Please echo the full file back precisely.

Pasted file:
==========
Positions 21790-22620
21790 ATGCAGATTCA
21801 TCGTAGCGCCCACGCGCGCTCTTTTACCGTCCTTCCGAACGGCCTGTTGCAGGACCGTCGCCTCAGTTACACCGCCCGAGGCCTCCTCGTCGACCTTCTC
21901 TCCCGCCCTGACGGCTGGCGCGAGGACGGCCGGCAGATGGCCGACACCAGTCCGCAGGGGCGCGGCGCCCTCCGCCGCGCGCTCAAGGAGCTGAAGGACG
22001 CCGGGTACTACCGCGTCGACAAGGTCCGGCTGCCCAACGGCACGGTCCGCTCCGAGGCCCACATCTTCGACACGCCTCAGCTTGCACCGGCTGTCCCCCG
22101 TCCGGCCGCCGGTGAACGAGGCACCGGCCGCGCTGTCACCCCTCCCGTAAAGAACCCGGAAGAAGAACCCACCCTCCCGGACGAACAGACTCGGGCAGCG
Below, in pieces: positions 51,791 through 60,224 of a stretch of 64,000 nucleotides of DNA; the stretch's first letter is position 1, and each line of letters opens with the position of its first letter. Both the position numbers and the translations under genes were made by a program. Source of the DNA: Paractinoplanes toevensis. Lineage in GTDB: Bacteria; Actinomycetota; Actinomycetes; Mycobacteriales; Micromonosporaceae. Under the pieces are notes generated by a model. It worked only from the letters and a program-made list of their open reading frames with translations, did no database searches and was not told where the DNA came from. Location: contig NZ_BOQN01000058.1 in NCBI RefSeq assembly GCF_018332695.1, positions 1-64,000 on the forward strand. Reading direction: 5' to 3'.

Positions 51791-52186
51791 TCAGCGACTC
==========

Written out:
Positions 21790-22620
21790 ATGCAGATTCA
21801 TCGTAGCGCCCACGCGCGCTCTTTTACCGTCCTTCCGAACGGCCTGTTGCAGGACCGTCGCCTCAGTTACACCGCCCGAGGCCTCCTCGTCGACCTTCTC
21901 TCCCGCCCTGACGGCTGGCGCGAGGACGGCCGGCAGATGGCCGACACCAGTCCGCAGGGGCGCGGCGCCCTCCGCCGCGCGCTCAAGGAGCTGAAGGACG
22001 CCGGGTACTACCGCGTCGACAAGGTCCGGCTGCCCAACGGCACGGTCCGCTCCGAGGCCCACATCTTCGACACGCCTCAGCTTGCACCGGCTGTCCCCCG
22101 TCCGGCCGCCGGTGAACGAGGCACCGGCCGCGCTGTCACCCCTCCCGTAAAGAACCCGGAAGAAGAACCCACCCTCCCGGACGAACAGACTCGGGCAGCG
Below, in pieces: positions 51,791 through 60,224 of a stretch of 64,000 nucleotides of DNA; the stretch's first letter is position 1, and each line of letters opens with the position of its first letter. Both the position numbers and the translations under genes were made by a program. Source of the DNA: Paractinoplanes toevensis. Lineage in GTDB: Bacteria; Actinomycetota; Actinomycetes; Mycobacteriales; Micromonosporaceae. Under the pieces are notes generated by a model. It worked only from the letters and a program-made list of their open reading frames with translations, did no database searches and was not told where the DNA came from. Location: contig NZ_BOQN01000058.1 in NCBI RefSeq assembly GCF_018332695.1, positions 1-64,000 on the forward strand. Reading direction: 5' to 3'.

Positions 51791-52186
51791 TCAGCGACTC